“Teachers have told me (that) when they take a look at this bill, (it) is rather discouraging to people that are new to the profession,” President Archuleta said. “When you take this bill, and then consider along with it some of the other legislation that has been proposed, it really cheapens the degrees that these people have worked hard to attain. When educators take a look at all these separate bills in one picture, they think their profession — and I know this because they’ve told me this — that their profession is under attack.”
We are North Dakota United for a reason. We can all work together on this issue, send a message to VOTE NO on HB 1347, and make the loudest possible noise to our legislators. A noise so loud, they have to hear it, and they cannot ignore us. This is that time. Now or never.
SB 2320 — “Free Speech in Higher Education” Bill
Anybody remember SB 2320? It was a lengthy bill, supposedly dedicated to allowing freedom of speech on public university campuses across our state. We were initially opposed to this bill because it went too far, and would expose university professors to litigation for saying the wrong thing. That language was removed from the bill before it went up for a vote in the Senate, and it passed, 35-10. It heads to the House Education Committee this morning, March 26, at 9 a.m. … and that same problematic language is going right back in.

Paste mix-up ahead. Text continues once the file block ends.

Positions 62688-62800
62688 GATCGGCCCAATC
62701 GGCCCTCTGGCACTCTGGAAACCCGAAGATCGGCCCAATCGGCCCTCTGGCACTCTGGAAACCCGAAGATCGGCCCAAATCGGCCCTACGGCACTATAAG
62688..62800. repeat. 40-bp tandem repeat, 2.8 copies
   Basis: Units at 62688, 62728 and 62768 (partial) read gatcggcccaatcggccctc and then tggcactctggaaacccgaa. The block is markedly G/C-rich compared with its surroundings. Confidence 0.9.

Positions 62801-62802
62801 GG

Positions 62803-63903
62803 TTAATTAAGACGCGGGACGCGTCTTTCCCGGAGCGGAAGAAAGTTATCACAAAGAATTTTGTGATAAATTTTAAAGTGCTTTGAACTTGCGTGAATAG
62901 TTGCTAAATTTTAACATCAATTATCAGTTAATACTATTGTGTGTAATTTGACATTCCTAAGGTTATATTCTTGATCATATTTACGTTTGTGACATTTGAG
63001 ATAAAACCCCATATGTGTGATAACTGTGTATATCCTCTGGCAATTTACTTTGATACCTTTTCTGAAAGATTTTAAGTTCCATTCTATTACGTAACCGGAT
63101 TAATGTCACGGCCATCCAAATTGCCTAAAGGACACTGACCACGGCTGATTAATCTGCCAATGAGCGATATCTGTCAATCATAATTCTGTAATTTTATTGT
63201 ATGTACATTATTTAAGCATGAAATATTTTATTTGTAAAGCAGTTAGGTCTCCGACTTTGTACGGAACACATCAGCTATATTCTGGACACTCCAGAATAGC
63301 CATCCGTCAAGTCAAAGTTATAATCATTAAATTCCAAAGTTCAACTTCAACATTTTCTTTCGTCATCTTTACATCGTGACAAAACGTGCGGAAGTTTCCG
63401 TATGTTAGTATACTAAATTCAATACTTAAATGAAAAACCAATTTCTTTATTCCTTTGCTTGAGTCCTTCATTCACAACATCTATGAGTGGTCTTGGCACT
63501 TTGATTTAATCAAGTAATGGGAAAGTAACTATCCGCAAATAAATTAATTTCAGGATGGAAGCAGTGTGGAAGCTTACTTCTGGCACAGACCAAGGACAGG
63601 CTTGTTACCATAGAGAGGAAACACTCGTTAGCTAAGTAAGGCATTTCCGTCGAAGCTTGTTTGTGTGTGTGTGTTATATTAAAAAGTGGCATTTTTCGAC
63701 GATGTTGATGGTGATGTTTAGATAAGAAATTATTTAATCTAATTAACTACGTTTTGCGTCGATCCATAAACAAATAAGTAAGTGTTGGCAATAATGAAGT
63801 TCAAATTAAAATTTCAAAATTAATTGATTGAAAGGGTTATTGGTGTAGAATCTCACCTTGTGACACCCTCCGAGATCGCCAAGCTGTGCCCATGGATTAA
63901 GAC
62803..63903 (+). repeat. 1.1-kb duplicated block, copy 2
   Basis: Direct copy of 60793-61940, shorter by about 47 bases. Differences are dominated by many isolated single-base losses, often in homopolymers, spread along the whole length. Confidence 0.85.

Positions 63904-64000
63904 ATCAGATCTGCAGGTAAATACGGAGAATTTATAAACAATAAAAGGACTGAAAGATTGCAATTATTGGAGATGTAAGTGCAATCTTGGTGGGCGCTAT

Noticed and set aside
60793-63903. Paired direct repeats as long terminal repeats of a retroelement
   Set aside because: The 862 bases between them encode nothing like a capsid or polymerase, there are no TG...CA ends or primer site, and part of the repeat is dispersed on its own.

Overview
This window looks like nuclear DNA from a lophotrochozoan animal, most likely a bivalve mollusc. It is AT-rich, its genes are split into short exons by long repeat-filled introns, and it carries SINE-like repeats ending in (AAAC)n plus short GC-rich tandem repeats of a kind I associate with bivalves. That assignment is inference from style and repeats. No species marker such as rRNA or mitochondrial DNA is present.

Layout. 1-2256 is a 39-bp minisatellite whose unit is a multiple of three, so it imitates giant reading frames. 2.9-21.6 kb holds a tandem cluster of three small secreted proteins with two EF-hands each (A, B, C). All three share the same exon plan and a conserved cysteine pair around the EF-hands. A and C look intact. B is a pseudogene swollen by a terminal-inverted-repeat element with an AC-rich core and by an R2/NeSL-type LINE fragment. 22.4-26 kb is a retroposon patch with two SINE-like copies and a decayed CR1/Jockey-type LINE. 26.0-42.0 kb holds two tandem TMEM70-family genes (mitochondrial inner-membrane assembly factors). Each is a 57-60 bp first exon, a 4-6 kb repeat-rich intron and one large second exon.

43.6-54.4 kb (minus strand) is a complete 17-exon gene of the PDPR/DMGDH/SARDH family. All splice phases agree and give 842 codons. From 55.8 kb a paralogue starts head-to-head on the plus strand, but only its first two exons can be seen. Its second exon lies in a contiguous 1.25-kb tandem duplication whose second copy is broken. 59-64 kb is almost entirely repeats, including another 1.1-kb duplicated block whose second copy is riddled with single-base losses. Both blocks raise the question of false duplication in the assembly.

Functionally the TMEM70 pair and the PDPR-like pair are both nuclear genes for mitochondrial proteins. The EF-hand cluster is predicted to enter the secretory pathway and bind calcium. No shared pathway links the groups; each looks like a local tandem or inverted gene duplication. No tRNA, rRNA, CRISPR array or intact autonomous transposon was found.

“This involves free speech on campus, and there is NOBODY that is opposed to free speech on campus,” President Archuleta said. “This bill allows for, if a teacher or a college professor veers off the course and discusses something that isn’t really tightly regulated by that syllabus, they could be sued for that. They could be sued for $100,000. That doesn’t make any sense to us.”